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Risk of fatal and non-fatal occupational injury in foreign workers in Spain
  1. Emily Q Ahonen,
  2. Fernando G Benavides
  1. Pompeu Fabra University, Occupational Health Research Unit, CEXS, Barcelona, Spain
  1. Correspondence to:
 Ms E Q Ahonen
 Pompeu Fabra University, Occupational Health Research Unit, CEXS, Carrer Doctor Aiguader 80, 08003 Barcelona, Spain; emilyahonen{at}


Study objective: In the past decade, Spain has experienced dramatic growth of its immigrant population. Available information on the occupational conditions of foreign workers is scarce. This study aims to add to this information by describing occupational injuries in foreign workers in Spain.

Design, setting, participants: Data were analysed from the 2003 Ministry of Labour and Social Issues registry of non-fatal and fatal occupational injury in insured workers. The population at risk was estimated from the Social Security Affiliation Registry as of 31 December 2003. Comparing Spanish with foreign workers and also considering age and sex, incidence rates and relative risks, and their confidence intervals at 95%, were calculated within each population group.

Main results: In women and in men, and in every age group, foreign workers had an increased risk of non-fatal and fatal occupational injury compared with Spanish workers. The differences were especially notable in foreign women workers and in older workers.

Conclusions: Many factors probably combine to cause the differences found in this study. Better data collection on the situation of foreign workers is needed to understand these facts and apply appropriate public health solutions.

  • occupational injury
  • foreign workers
  • immigrants
  • migrants

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In the past decade, Spain has experienced dramatic growth of its immigrant population. In 1991, the national census counted 350 000 foreign nationals living in Spain, a number that jumped to over 1 500 000 in 2001.1 The most recent municipal registry data suggest that this growth is continuing in the present.2

However, this growth and the resultant heightened public consciousness has not been accompanied by more abundant or enriched information regarding the circumstances in which these new arrivals find themselves in Spain. In contrast with other European countries, Spain has comparatively little experience with managed migration. Between February and May of 2005, the ruling government took a significant step, permitting the normalisation of almost 700 000 immigrants who, although they did not have normalised immigration status, could prove residence in Spain and had a labour contract.3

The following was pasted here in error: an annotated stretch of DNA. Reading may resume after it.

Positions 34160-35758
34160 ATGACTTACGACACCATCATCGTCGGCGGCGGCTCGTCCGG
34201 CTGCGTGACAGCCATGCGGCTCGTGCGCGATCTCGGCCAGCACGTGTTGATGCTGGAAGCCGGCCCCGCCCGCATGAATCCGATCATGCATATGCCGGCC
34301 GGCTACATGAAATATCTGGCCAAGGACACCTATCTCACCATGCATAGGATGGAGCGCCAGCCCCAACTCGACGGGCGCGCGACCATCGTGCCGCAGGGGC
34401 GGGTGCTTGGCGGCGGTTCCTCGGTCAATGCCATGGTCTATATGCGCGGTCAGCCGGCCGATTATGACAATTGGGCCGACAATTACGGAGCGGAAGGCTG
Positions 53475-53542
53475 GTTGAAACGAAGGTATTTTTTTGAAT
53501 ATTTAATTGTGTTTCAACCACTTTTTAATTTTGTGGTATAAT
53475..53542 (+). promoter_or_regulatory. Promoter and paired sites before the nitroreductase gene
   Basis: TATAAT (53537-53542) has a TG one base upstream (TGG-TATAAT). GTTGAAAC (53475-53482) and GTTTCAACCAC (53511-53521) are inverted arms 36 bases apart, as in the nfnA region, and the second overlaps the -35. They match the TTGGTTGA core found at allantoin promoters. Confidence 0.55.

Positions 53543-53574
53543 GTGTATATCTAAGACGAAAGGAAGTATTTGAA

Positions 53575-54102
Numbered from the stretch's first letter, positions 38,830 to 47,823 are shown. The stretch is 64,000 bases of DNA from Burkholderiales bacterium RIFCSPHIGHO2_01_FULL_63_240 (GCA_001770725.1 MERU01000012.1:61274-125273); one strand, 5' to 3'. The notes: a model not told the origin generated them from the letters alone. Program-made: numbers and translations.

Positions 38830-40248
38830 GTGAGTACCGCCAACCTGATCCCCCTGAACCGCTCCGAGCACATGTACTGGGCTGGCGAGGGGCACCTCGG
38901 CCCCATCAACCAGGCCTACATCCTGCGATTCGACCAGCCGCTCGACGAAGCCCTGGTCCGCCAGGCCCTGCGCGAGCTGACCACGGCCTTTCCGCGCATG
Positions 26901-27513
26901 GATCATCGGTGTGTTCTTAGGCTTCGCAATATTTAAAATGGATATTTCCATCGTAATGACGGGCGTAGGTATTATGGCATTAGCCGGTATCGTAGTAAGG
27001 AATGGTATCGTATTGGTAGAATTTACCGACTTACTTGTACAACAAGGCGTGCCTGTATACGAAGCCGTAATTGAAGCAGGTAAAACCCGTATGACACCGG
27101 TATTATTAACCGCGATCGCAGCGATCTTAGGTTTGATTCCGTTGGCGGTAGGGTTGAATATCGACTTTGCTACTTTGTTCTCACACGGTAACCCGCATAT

Given the magnitude of this immigration, and its possible social and occupational consequences, it is important to have more concrete information on the workplace conditions this population experiences. In 2003, the most recent year for which data are currently available, the Ministry of Labour and Social Issues added the variable nationality to its registry of occupational injury for those affiliated with the Social Security system (insured workers). This variable permits, for the first time, the comparison of workplace injury and death between Spanish national and foreign workers, one key element in understanding the conditions of workers.


We obtained records of the non-fatal and fatal occupational injuries notified to the Ministry of Labour and Social Issues for the year 20034 as Spanish, or those born in Spain, and foreign workers, for anyone with a nationality other than the Spanish. Furthermore, each registry was then examined for sex and age. We estimated the population at risk from data from the Social Security Affiliation Registry as of 31 December 2003.5 We calculated the incidence rates and relative risks, and their confidence intervals at 95% within each population group, using Spanish workers as the base reference.


In women and in men, and in every age group, foreign workers had an increased risk of both non-fatal and fatal occupational injury when compared with Spanish workers. These differences were especially notable in foreign women workers, who showed a risk over five (95%CI 5.38 to 5.48) or six (95%CI 3.62 to 9.62) times higher of non-fatal and fatal injury, respectively, than their Spanish counterparts. Additionally, older workers, especially those in the 55 and older age group, seem to have especially dangerous experiences, reaching risks of non-fatal injury (95%CI 14.65 to 15.22) and fatal injury (95%CI 10.46 to 20.82) almost 15-fold higher than Spanish workers of the same age (table 1).